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Australian Wildfires May Have Killed Hundreds Of Koalas: 'It's A National Tragedy'

caitlyn.clancey 31 Oct 2019

More than 350 koalas are feared to be dead after a series of massive wildfires broke out along Australia's east coast this week, burning through 4,900 acres of koala habitats, CNN reported.

The blazes reportedly began after a lightning strike hit a New South Wales forest and have continued to rage unchecked for days, killing hundreds of koalas in the destruction.

A total of 72 bush and grass fires were set ablaze throughout the state, and 44 of those have yet to be contained.

According to the NSW Rural Fire Service, firefighters and aircraft are working all across the coastline to strengthen containment lines in the effort to slow the rapid spread of the fires.

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The affected area called Crestwood, just south of Port Macquarie, is known for being a koala "hot spot."

Facebook | Koala Hospital Port Macquarie

In a Facebook post, Port Macquarie Koala Hospital wrote, "If the wind continues...it has the potential to be devastating for this important genetically diverse source population of koalas."

"Two-thirds of the current footprint of the fire is prime koala habitat (or was)," they wrote.

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The devastating fires have left trees charred and koalas badly burnt or killed.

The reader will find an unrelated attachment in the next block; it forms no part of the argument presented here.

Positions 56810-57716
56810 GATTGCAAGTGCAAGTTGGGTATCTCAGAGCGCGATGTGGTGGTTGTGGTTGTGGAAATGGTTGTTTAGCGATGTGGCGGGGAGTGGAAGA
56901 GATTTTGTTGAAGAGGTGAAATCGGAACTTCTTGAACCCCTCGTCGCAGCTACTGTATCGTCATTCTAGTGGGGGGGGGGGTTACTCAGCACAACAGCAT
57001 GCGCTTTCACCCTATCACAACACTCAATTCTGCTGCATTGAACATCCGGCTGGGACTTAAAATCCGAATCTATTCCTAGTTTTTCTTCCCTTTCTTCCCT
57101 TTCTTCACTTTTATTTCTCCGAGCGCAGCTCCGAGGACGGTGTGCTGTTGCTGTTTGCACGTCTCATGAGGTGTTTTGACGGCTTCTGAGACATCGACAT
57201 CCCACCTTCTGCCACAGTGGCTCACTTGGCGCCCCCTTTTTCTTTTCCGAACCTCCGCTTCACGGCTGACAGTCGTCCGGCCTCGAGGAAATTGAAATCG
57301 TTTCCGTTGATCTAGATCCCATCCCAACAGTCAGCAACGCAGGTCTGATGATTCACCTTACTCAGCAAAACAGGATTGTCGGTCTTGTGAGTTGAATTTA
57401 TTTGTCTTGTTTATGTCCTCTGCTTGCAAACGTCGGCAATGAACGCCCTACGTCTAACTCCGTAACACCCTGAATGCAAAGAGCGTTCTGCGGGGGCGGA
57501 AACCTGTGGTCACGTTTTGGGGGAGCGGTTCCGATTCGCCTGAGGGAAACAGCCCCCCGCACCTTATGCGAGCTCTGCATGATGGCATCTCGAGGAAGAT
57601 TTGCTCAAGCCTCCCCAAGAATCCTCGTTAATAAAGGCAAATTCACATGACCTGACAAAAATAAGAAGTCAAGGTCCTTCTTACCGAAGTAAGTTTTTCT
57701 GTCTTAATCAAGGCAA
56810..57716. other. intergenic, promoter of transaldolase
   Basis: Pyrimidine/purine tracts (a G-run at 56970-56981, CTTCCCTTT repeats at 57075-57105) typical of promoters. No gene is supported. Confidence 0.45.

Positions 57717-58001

Unsplash | David Clode

Hospital clinical director Cheyne Flanagan told the Australian Broadcasting Corporation (ABC) that the event is "a national tragedy."

"We potentially have lost an enormous population of animals in the past 24 hours," she said. "Twenty years worth of work at the place. I just feel like walking away, I really do, I'm not going to, but it's just awful."

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Hospital president Sue Ashton estimates around 350 koalas have been lost in the deadly fires.

Unsplash | Jordan Whitt

"We're hoping it's not as bad as that, but because of the intensity of the fire and the way koalas behave during fire, we're not holding out too much hope," she told the Independent.

In the event of a wildfire, koalas climb higher up into trees, which means they could survive, so long as the fire front passes quickly below them.

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Experts say even once the fires have been controlled, recovery could take years.

North coast ecologist Dr. Stephen Philips estimates thousands of hecatres of key koala habitat have been destroyed in the fires and likely 60-70% of breeding populations.

"They've got to re-establish themselves, the food trees have got to grow and recover, and then those animals have got to start breeding to repopulate those areas of empty habitat from which animals have been lost," he told ABC News.

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Dr. Philips added that koalas are not known for being particularly fast breeders.

Unsplash | Laura Barry

"It has certainly set the general recovery objectives of conservation back a long time, probably 10 to 20 years in some instances depending on the scale of the contact," he explained.

According to the Australian Koala Foundation, there are only as few as 43,000 of the marsupials left in the wild in Australia. The government as listed these animals as "vulnerable" as populations continue to dwindle due to habitat destruction, bushfires, road accidents, and dog attacks.

h/t: CNN, ABC News, Australian Koala Foundation

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